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Old 10-06-2013, 07:04 PM   #1
JFPryde
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Default Advice on how to save brew

I could use some beginners advice on how to save my current brew. I have a Red Ale that I brewed a few weeks ago, and I think I may have hurt my chances of saving it.

After a 2 weeks in the primary, I decided to go ahead and rack my beer into a keg, as fermentation looked like it quit after about 4 days in. I let it sit in the primary for another 10 days, and I figured that would be long enough. The instructions on the brew kit certainly led me to believe that. Once I took FG and tasted the product, it had a fairly strong alcohol flavor to it, but being new to this I figured that those flavors might calm down once it carbonates. After doing some reading I learned that the flavor is probably due to high fermentation temps (I estimate that it averaged around 75F). Unfortunately I had already racked and began cooling the beer in a keg and set it at about 8 PSI.

From what I read the best cure for these off flavors is letting it sit in the primary and give it some time for those flavors to settle out. That ship has sailed though. Can I just leave it in the keg at cool temps and hope that the off flavors eventually subside?

So I just discovered this forum last night as a resource, by the way. I wish I had found it months ago. Oh well. I will say that I have learned about fermentation temperatures and I'm picking up a tub to keep my primary bathing in cool water to keep my temps down in the 60s from now on.



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Old 10-06-2013, 07:17 PM   #2
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You might try a hop tea. Bring an ounce of hops in a couple of cups of water to 170°F and then cool. Try adding 1/4 tsp of this tea to a shot glass size sample. If you like it better then add all the tea to the keg.

More details about this type of thing in my book. Also this blog post might spark some ideas:
http://woodlandbrew.blogspot.com/2012/10/bittersweet.html



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Old 10-06-2013, 07:20 PM   #3
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First welcome to this forum, and to our obsession called homebrewing. Yes leaving it to age and condition will help to round out its flavor, could take a few months. My advice to a new home brewer would be to drink as much as you can stomach while working on building the capability to control fermentation temperature. Then brew a new batch and when it's ready to keg have friends over to finish off old beer, I have an aversion to dumping unless absolutely unpalatable. Then move new batch fermented at correct temperature to keg, set it at serving pressure and wait two weeks. In short I would chalk this one up to experience, live and learn.

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Old 10-07-2013, 05:26 AM   #4
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Carbonic acid (disolved Co2) will also change your beers flavour over time.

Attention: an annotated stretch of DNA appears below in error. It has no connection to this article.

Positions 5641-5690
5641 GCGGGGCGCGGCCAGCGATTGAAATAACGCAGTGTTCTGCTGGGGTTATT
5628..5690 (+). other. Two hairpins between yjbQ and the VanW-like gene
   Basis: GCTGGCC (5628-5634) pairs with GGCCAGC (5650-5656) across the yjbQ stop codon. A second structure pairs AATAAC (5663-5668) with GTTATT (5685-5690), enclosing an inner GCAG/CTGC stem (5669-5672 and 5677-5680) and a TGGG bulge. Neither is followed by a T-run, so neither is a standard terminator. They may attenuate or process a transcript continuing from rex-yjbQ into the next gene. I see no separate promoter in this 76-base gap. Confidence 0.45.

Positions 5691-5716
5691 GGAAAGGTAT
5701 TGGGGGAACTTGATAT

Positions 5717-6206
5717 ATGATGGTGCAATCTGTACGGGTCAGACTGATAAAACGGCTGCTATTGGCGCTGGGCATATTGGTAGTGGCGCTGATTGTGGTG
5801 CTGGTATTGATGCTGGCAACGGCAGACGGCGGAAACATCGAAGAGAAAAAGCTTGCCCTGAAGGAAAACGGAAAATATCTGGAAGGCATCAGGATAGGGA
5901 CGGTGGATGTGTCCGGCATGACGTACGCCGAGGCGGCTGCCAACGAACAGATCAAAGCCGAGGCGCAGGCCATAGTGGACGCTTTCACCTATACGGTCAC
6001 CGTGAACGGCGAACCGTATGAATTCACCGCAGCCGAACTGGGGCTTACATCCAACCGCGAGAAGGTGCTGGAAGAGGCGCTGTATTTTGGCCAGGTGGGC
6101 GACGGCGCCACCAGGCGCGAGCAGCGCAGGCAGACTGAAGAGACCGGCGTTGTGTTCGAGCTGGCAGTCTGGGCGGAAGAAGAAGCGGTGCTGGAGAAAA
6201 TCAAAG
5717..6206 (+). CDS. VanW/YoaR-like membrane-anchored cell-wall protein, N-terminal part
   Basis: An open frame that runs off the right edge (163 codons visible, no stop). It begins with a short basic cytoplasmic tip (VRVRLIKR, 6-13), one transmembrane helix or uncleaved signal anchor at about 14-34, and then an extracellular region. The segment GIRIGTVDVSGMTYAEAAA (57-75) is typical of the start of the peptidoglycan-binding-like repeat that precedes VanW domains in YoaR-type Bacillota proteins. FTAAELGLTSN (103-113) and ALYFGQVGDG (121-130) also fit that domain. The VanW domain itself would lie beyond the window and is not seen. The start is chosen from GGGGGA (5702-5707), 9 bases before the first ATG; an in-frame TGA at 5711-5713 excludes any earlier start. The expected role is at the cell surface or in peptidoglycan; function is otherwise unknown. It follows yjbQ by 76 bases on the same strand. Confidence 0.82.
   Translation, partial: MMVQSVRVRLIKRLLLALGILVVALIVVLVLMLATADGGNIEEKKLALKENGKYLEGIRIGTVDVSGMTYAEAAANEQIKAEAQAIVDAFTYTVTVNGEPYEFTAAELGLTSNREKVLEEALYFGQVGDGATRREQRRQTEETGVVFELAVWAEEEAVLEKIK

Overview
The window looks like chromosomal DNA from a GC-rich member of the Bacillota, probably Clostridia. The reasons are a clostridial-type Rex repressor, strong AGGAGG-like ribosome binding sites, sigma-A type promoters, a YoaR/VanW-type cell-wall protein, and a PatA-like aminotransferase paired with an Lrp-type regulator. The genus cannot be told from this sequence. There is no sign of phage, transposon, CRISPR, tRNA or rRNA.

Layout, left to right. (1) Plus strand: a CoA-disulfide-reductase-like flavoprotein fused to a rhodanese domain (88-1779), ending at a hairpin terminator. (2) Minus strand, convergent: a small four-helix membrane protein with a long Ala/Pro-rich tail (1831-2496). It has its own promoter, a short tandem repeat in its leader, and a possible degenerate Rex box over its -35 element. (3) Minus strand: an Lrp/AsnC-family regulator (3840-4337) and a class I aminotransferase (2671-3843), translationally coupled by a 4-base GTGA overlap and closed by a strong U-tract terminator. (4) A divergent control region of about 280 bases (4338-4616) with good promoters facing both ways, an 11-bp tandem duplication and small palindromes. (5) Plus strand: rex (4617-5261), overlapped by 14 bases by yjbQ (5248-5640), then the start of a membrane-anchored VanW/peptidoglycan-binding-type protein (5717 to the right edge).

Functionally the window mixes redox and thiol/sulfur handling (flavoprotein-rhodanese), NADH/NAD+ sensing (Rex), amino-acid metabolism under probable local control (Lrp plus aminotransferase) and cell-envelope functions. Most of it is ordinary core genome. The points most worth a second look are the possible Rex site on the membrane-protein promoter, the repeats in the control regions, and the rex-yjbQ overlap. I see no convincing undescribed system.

Also, never judge a beer till it is carbonated and at least a week old (a week in the keg that is).

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Old 10-07-2013, 11:40 AM   #5
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Well,at 4 days in,the bubbling stops or slows down because initial fermentation is done. It'll then slowly,uneventfully creep down to a stable FG. So in two weeks,the FG could be stable or a couple points off yet. Those off flavors could've calmed down with another 3-7 days in primary to clean up & settle out clear or slightly misty. Now you'll just have to wait for that to happen in the keg. Let it sit a week or two. you might get a glass or two of settle gunk on the first pull or two. Should be clear after that.

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Old 10-07-2013, 12:20 PM   #6
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I had this happen on a beer before. I bottle however. When I went to transfer to my bottling bucket I tried it and it had that definite hot alcohol burn. I just let them sit for a while in the bottles and it cleared that flavor out a lot. I got the advice from these forums too.

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Old 10-07-2013, 12:44 PM   #7
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Not be the negative responder, but if it really does have that harsh and solventy alcohol flavor it may never go away. I had a cream ale which I unfortunately had fermented in the upper 70s, I held onto it for a year and tried a bottle here and there and it never got better. I will agree Denny that CO2 can help - I often taste my beer flat when sending it to the keg and the alcohol can be a little more pronounced, but once its carbed up its fine. I would recommend holding onto the beer until you have to use that keg for something else.

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Old 10-07-2013, 12:54 PM   #8
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OP - another vote for learn from it, let it ride, brew some more

good luck with future brews & welcome to the obsession!

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Old 10-07-2013, 01:26 PM   #9
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I agree with brettwasbtd. In my experience, fusel alcohols never really diminish appreciably, no matter how long you wait. Take it as a lesson learned, dump it to free up the keg, and try again. We've all been there and made similar mistakes. Keep those fermentation temperatures in the low-to-mid 60's and you'll taste a world of difference.



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